We are all extremely busy, whether we are working for an organisation or running our own businesses however when I worked for a company the question of whether to do a task myself or whether to ask someone else to do it felt a lot easier to decide. I was lucky to have some good mentors in my corporate career who encouraged me to delegate as much of my role as possible so that I was free to lead my team properly and as a result the people who worked for me got an opportunity to grow as they took on more interesting work and raised their visibility. When working with leaders in a coaching capacity today this is the approach I encourage them to take, working with the fear of initially letting go and trusting others to do work to the same standard. Learning to delegate well is a topic and gives fertile training ground for ensuring explicitness in the final deliverables.
The challenge of delegating to others or outsourcing tasks when you are self-employed or running a small business is often cost. To be specific it’s the return on the investment of outsourcing work and the opportunity cost of your own time spent doing other things that you either find easier, are more able to do or earn you more money per hour.
The fun matrix at the top of this blog illustrates a thought process than can be used to decide on whether to outsource or not and whether to stop an activity or not. Sometimes a key question is firstly does it need to be done at all? Is it something that isn’t adding any value and therefore you can stop doing without any impact on customer satisfaction or profitability. It can often be tough to let go of something if you are emotionally attached to the topic or process however it might be that it isn’t working, it’s not cost effective or may no longer be required. The second difficulty is if it costs you a lot to outsource to an expert and you are running a business which is the early stages and where money is tight you might find it difficult to justify this additional cost. From my personal experience in the early years I did make some expensive errors of judgement in this area and if I look back the mistakes I made where when the activity didn’t pass the value-added test e.g. Did the activity need to be done? Some of the activities I outsourced in the earlier days weren’t critical to the success of the business and I also made some wrong choices when I choose suppliers and didn’t shop around enough to find the right person or company whose values and professionalism aligned to the company we were setting up. I now test any supplier with a small project of work first to ensure I am happy with the quality and the working relationship before outsourcing more work on an ongoing basis. The emotional relief and quality of output when you do find the right partners and can negotiate a win win result in the price paid however is well worth the risk and allows you to work on the stuff you are good at.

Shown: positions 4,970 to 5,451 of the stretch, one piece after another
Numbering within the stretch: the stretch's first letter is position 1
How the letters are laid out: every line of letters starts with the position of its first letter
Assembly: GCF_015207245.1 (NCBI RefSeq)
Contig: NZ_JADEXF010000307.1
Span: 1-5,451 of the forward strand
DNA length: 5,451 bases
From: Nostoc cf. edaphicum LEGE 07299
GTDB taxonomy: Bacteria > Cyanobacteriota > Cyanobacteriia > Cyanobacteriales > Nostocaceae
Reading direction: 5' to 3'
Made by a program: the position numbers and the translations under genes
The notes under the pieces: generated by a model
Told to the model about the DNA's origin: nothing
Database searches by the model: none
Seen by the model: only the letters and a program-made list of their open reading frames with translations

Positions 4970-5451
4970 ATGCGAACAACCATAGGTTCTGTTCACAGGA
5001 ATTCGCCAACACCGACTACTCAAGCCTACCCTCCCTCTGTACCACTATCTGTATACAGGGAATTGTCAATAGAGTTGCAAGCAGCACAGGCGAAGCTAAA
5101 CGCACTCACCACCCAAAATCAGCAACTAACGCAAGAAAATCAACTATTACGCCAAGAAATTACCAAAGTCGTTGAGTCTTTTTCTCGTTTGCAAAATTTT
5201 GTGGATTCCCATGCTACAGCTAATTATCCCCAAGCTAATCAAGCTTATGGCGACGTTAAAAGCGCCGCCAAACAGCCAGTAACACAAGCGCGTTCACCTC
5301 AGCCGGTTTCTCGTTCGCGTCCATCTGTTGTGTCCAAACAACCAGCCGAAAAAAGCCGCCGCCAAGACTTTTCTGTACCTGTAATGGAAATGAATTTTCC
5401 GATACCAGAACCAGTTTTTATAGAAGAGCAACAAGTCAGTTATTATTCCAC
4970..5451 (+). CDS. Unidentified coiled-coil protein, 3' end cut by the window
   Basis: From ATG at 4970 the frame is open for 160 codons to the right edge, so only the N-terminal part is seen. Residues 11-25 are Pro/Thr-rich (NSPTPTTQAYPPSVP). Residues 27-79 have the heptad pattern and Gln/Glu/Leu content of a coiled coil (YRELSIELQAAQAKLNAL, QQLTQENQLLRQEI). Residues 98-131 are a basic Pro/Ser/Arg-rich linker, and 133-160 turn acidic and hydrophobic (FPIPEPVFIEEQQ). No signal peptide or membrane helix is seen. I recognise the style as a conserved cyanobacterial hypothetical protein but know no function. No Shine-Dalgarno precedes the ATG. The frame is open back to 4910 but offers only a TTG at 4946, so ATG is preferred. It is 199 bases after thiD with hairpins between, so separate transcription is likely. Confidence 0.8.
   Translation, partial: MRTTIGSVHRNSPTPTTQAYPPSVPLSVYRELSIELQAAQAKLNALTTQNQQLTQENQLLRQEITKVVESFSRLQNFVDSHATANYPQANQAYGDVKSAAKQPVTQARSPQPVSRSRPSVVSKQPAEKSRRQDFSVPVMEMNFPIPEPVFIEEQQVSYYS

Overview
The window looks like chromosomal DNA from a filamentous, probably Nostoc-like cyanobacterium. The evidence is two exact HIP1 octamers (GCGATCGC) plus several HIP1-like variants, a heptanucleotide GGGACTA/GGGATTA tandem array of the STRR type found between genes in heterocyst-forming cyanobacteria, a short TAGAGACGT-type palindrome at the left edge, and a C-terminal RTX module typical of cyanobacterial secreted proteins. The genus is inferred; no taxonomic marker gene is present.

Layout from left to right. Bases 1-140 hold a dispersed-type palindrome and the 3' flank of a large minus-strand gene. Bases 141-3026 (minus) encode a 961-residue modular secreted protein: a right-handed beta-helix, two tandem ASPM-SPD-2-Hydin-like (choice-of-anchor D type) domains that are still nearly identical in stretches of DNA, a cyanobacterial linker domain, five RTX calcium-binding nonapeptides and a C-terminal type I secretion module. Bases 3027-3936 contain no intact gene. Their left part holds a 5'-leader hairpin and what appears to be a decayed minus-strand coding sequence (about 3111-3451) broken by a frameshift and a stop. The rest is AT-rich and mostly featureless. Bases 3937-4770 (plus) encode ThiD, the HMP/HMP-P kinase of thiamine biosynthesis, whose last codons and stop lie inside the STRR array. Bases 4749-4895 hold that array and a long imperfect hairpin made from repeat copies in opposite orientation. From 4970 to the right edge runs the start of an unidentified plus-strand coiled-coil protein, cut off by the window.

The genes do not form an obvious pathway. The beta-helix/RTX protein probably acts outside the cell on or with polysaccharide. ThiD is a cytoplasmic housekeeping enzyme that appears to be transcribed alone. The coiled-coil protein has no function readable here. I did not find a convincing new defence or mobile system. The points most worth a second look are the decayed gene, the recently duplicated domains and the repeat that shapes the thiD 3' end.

More details on this model and other information can be found in Sandra’s book Own It regain control and live life on your terms available from Amazon http://amzn.to/2m3l8Vl